The result was a list of between roughly 20,000 and 120,000 objects for each epoch -- more when the seeing was good and the total exposure time was longer.
Did we find every star in that region of the sky? No, of course not: we only noticed the bright ones. In order to quantify this important fact, I added artificial stars to the images and ran our routines to detect and measure the stars. We found nearly every bright artificial star, but only a small fraction of the faint ones. This tells us our efficiency as a function of magnitude, and gives us a simple way to describe the completeness of our search.
We broke up these very large lists into smaller pieces by dividing the area of the SDF into a regular grid of 9-by-11 square sections. Each section was about 1000 pixels on a side, with a small extra amount for overlap between neighboring sections. In part, we did this simply to make the subsequent processing easier; but it also helps to reduce the effects of any large-scale spatial distortion across the focal plane: we will be comparing the position of each star to its neighbors, rather than to objects half a degree away.
We then used the match package to compare the objects in this section to objects in the same section in the fiducial epoch: UT 2007 Feb 15. We allowed for a general linear transformation (translation, rotation and scaling) between the two lists of objects. The maximum permitted matching distance between an object in the two epochs was 5 pixels, which corresponds to about 1 arcsecond. Given a maximum six-year difference in time, this places an upper limit of about 0.17 arcsecond per year in the proper motion we can detect.
We looked at the position of each star in the row and column coordinates separately. For each direction, we fit a straight line to the positions as a function of time. Our fitting routine provided both the slope of that line, and a value for the uncertainty in the slope. In order for a star to pass this test, the ratio
slope of line significance = -------------------- uncertainty in slope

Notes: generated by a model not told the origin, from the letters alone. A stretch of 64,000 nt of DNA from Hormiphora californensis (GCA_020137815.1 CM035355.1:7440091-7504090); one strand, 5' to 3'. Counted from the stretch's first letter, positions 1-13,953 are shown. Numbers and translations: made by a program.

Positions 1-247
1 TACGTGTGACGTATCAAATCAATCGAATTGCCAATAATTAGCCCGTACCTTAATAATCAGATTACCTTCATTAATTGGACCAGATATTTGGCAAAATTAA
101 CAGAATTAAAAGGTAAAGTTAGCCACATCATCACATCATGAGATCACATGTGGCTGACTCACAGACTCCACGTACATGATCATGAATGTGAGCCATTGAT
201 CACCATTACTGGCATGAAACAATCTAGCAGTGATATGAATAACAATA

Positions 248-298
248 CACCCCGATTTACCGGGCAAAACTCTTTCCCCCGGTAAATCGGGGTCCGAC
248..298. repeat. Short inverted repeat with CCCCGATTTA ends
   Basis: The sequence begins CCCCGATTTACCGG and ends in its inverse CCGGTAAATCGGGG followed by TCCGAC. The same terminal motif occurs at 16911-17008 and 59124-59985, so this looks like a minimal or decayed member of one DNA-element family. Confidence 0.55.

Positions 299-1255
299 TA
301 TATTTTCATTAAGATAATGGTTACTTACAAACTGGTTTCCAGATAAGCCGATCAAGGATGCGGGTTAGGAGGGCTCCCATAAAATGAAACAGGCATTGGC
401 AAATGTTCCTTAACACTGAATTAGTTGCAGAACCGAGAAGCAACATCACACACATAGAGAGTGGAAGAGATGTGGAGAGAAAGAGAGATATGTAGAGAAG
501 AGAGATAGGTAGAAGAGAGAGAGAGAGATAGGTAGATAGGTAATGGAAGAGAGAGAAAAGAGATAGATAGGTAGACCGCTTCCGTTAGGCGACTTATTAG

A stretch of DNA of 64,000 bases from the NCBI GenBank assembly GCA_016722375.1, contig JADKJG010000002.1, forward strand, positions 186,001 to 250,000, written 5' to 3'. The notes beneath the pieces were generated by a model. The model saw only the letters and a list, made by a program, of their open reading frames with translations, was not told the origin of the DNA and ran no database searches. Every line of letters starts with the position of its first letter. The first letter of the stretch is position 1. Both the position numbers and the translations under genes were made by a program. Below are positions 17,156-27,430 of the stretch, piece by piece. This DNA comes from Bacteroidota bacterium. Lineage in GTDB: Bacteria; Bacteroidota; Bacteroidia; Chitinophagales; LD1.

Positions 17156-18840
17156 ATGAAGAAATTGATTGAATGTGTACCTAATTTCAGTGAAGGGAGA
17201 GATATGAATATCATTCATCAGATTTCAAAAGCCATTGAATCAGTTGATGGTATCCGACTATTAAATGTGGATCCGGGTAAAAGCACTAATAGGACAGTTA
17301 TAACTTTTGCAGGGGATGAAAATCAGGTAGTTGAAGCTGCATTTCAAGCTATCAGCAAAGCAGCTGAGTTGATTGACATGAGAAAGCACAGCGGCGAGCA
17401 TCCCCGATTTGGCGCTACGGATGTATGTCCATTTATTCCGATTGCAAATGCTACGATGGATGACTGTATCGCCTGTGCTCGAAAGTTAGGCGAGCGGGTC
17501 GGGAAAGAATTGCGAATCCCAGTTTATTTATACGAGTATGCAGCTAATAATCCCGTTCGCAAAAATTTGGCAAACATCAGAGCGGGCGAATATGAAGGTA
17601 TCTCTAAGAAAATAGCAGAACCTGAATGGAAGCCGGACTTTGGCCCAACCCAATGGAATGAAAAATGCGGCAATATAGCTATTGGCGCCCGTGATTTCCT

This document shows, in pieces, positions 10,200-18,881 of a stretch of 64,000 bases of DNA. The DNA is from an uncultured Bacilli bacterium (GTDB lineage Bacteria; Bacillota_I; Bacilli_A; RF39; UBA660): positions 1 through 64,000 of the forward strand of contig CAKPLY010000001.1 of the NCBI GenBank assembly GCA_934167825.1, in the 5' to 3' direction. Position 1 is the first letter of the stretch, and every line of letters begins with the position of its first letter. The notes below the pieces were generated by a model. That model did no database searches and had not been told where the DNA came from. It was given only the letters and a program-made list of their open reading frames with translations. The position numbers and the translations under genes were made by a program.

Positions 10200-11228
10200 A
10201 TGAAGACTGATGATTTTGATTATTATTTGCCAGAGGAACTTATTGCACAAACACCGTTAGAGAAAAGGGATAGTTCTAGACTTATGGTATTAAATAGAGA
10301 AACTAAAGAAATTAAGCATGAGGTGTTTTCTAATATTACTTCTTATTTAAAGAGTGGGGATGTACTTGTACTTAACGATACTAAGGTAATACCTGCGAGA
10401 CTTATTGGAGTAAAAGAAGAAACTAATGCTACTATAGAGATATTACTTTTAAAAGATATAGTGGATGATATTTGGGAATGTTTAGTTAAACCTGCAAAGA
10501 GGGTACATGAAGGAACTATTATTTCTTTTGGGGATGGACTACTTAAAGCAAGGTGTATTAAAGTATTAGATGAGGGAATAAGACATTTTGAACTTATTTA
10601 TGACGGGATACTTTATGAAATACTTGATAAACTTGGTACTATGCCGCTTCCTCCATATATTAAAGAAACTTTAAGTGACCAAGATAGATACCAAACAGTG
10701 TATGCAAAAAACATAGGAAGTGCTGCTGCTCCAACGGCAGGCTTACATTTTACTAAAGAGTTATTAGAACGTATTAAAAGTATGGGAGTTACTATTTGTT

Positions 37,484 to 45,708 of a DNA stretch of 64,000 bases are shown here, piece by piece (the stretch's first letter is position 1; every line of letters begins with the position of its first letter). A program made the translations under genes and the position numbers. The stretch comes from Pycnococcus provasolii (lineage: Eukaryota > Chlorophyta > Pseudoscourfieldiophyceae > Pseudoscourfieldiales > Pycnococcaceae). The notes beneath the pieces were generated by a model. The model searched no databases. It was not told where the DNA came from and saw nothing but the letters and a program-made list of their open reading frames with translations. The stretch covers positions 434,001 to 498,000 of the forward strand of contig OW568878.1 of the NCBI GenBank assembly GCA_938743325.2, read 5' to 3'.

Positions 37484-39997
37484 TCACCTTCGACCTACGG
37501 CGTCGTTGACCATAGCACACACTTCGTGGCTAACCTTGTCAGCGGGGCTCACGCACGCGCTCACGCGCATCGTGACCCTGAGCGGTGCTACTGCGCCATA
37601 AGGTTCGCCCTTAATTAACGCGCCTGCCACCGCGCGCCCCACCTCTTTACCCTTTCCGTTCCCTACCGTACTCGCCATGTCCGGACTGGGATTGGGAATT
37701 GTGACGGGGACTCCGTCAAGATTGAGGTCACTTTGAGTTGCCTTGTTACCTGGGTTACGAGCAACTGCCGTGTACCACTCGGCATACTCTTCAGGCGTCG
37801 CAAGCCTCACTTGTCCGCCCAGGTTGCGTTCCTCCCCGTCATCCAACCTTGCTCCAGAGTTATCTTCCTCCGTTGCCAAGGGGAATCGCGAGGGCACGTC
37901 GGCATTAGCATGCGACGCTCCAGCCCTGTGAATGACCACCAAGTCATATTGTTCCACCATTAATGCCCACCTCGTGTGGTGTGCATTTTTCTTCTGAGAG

had to be large in either one of the directions, or in a combination of the two directions. Below is an example of one of the candidates which passed this test.
We accepted any star which had a combined significance level which corresponds roughly to "10-sigma". That led to 110 candidates.
After examining each candidate by eye, we discovered that five of them were spurious, due to the combination of light from several sources. That left 105 candidates with large proper motions .
Below are three examples of our candidates.
As a check to our procedure, we can look at the distribution of "motions" for objects which have a high significance -- such as the set of 105 solid candidates -- and those of low significance. Stars which don't really move, but simply have random errors in their measurements, are equally likely to have spurious (small) apparent motions in all directions. And, indeed, they do:
On the other hand, stars which are really moving ought to show some signature of kinematics in the Milky Way. The Sun, for example, is revolving around the center of our Galaxy in a circular orbit at about 200 km/s; halo stars, on the other hand, do not share this circular motion. Therefore, we expect to see halo stars zoom past us in one particular direction; that direction depends on which way we look. We called upon the excellent Besancon stellar population synthesis model to tell us which direction we should EXPECT stars to be moving.
We generated several random instances of stellar populations in the direction of the SDF, then picked those objects which fell into the magnitude and color limits of our survey. The resulting collection of simulated stars showed a pronounced asymmetry in their proper motions as seen from the Sun ... and we see that same asymmetry in the actual observed proper motions. This confirms that we are detecting real moving stars.
What can we say about these stars with high proper motions? Well, the the SDF catalog provides magnitudes for each object in five wide passbands. We can, in theory, use these measurements to calculate the colors of each candidate, which in turn might tell us something about its physical properties.
Unfortunately, some of the candidates are very red. They show up clearly in the i'-band images we used to search for proper motion, but they do NOT appear in images taken at shorter wavelengths, such as B-band. Of the 105 candidates, 6 were so red and faint that we could not extract reliable B or V magnitudes. We discarded those objects, leaving 99 candidates with reliable motions and colors.